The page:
[Python-Dev] Re: Capabilities

Jeremy Hylton jeremy@alum.mit.edu
08 Mar 2003 14:05:22 -0500

On Sat, 2003-03-08 at 07:27, Ben Laurie wrote:
> Bound methods are not capabilities unless they are secured. It seems the 
> correct way to do this is to use restricted execution, and perhaps some 
> other tricks. What I am trying to nail down is exactly what needs doing 
> to get us from where we are now to where capabilities actually work. As 
> I understand it, what is needed is:
> a) Fix restricted execution, which is in a state of disrepair
> b) Override import, open (and other stuff? what?)
> c) Wrap or replace some of the existing libraries, certify that others 
> are "safe"
> It looks to me like a and b are shared with proxies, and c would be 
> different, by definition. Is there anything else? Am I on the wrong track?

I have been trying to argue, though I feel a bit muddled at times, that
the proxy approach eliminates the need for rexec and makes it possible
to build a "restricted environment" without relying on the rexec code in
the interpreter.

Any security scheme needs some kind of information hiding to guarantee
that untrusted code does not break into the representation of an object,
so that, for example, an object can be used as a capability.  I think
we've discussed two different ways to implement information hiding.

The rexec approach is to add code to the interpreter to disable certain
introspection features when running untrusted code.

The proxy approach is to wrap protected objects in proxies before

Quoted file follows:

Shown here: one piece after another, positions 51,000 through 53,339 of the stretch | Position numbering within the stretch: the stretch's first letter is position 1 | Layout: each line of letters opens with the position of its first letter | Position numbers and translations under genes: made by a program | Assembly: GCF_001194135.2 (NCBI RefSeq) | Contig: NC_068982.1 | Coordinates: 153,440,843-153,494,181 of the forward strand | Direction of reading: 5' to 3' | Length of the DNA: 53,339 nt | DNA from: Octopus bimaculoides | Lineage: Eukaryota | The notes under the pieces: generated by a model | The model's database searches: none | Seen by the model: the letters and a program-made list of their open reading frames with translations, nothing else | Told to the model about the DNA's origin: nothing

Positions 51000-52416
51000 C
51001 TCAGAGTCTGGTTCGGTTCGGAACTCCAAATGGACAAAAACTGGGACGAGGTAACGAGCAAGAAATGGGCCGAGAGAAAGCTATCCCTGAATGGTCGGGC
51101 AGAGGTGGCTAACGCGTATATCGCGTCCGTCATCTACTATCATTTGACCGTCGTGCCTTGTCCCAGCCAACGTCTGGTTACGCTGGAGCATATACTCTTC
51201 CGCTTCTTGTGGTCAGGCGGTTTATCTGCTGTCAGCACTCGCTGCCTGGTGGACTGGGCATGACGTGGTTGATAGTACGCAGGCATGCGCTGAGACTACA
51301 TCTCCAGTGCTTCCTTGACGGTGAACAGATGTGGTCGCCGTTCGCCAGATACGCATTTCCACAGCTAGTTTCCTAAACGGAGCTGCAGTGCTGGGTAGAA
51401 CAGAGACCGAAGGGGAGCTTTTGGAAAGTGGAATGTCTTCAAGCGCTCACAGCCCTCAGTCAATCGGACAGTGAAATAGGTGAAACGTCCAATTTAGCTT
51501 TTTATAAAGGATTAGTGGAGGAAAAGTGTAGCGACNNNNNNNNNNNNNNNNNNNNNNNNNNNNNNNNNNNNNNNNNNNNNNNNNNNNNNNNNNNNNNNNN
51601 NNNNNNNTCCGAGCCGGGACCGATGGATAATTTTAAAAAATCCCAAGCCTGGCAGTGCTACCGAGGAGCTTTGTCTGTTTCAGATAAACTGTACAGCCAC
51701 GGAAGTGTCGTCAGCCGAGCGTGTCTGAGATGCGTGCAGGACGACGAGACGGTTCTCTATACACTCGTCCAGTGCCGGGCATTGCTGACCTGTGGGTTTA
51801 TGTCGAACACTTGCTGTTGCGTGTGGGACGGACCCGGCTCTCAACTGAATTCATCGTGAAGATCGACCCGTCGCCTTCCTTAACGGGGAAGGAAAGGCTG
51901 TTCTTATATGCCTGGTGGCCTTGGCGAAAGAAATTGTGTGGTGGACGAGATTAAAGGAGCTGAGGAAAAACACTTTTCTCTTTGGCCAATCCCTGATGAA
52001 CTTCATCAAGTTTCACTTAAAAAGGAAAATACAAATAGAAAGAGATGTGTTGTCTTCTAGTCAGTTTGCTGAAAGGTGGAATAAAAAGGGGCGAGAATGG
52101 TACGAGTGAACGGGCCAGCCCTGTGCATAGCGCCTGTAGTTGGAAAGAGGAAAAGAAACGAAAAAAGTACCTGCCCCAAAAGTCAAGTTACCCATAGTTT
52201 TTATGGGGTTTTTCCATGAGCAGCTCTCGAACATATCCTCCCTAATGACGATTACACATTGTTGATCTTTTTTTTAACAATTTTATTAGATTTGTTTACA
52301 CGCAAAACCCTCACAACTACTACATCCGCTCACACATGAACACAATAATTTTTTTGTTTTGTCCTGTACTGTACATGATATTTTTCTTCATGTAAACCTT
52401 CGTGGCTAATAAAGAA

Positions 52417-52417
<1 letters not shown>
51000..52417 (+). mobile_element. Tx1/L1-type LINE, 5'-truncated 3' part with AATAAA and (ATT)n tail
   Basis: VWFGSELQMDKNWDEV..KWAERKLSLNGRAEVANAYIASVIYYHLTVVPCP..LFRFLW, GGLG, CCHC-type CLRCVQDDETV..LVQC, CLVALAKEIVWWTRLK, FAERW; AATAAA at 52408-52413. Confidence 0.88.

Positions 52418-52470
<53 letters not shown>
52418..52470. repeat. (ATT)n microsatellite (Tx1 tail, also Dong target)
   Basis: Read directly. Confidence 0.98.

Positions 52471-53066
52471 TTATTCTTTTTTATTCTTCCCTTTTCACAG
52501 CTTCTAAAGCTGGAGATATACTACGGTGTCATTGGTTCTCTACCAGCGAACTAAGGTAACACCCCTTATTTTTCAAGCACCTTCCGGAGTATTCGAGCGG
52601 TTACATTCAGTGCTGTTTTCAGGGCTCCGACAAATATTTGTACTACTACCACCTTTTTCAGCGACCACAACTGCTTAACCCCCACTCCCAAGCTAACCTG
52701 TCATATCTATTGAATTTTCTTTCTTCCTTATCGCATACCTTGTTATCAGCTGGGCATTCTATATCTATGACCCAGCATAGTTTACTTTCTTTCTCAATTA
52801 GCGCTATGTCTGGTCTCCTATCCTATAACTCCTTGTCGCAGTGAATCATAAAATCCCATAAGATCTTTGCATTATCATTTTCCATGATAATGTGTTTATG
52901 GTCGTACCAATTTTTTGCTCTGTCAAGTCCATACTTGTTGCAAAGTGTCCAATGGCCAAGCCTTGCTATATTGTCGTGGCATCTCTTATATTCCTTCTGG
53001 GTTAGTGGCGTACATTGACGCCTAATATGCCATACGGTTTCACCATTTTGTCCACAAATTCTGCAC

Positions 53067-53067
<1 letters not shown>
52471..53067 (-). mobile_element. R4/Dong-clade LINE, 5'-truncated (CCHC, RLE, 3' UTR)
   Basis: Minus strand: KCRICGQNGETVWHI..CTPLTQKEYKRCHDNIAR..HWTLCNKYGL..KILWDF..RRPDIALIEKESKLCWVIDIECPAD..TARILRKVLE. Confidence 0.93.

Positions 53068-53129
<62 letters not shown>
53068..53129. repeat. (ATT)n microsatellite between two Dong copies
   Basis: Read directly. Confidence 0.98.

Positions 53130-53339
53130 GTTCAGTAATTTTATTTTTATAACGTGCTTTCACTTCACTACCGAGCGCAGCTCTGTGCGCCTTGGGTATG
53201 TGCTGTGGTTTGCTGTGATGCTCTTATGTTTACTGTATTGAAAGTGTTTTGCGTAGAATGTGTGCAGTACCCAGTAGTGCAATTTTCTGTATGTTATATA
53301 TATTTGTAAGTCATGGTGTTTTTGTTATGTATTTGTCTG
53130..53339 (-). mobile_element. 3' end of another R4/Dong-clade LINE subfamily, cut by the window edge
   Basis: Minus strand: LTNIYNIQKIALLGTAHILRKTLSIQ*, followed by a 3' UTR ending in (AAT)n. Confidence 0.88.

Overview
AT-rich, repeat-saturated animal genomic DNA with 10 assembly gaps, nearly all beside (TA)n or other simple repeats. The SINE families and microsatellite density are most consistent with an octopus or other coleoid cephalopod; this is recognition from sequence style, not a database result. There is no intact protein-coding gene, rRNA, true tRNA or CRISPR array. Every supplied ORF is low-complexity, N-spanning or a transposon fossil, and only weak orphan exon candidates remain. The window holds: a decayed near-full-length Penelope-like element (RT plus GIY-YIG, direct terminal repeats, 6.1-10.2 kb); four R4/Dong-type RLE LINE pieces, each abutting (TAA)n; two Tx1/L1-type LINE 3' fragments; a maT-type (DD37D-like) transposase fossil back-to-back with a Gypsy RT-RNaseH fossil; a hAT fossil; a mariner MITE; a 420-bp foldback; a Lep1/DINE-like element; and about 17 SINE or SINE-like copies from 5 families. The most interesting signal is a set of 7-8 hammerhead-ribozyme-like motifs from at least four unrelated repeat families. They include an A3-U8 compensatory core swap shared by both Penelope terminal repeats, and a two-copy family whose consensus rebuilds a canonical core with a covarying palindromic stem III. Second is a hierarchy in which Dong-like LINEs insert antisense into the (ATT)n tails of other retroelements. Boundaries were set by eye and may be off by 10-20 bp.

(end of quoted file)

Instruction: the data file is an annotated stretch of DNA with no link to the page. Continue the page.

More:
passing them to untrusted code.

I think both techniques achieve the same end, but with different
limitations.  I prefer the proxy approach because it is more self
contained.  The rexec approach requires that all developers working in
the core on introspection features be aware of security issues.  The
security kernel ends up being most of the core interpreter -- anything
that can introspection on objects.  The proxy approach is to create an
object that specifically disables introspection by not exposing
internals to the core.  We need to do some more careful analysis to be
sure that proxies really achieve the goal of information hiding.

I think another benefit of proxies vs. rexec is that untrusted code can
still use all of the standard introspection features when dealing with
objects it creates itself.  Code running in rexec can't use any
introspective feature, period, because all those features are disabled. 
With the proxy approach, introspection is only disabled on protected

> I am going to write this all up into a document which can be used as a 
> starting point for work to complete this.

It sounds like a PEP would be the right thing.  It would be nice if the
PEP could explain the rationale for a secure Python environment and then
develop (at least) the capability approach to building that
environment.  Perhaps I could chip in with some explanation of the proxy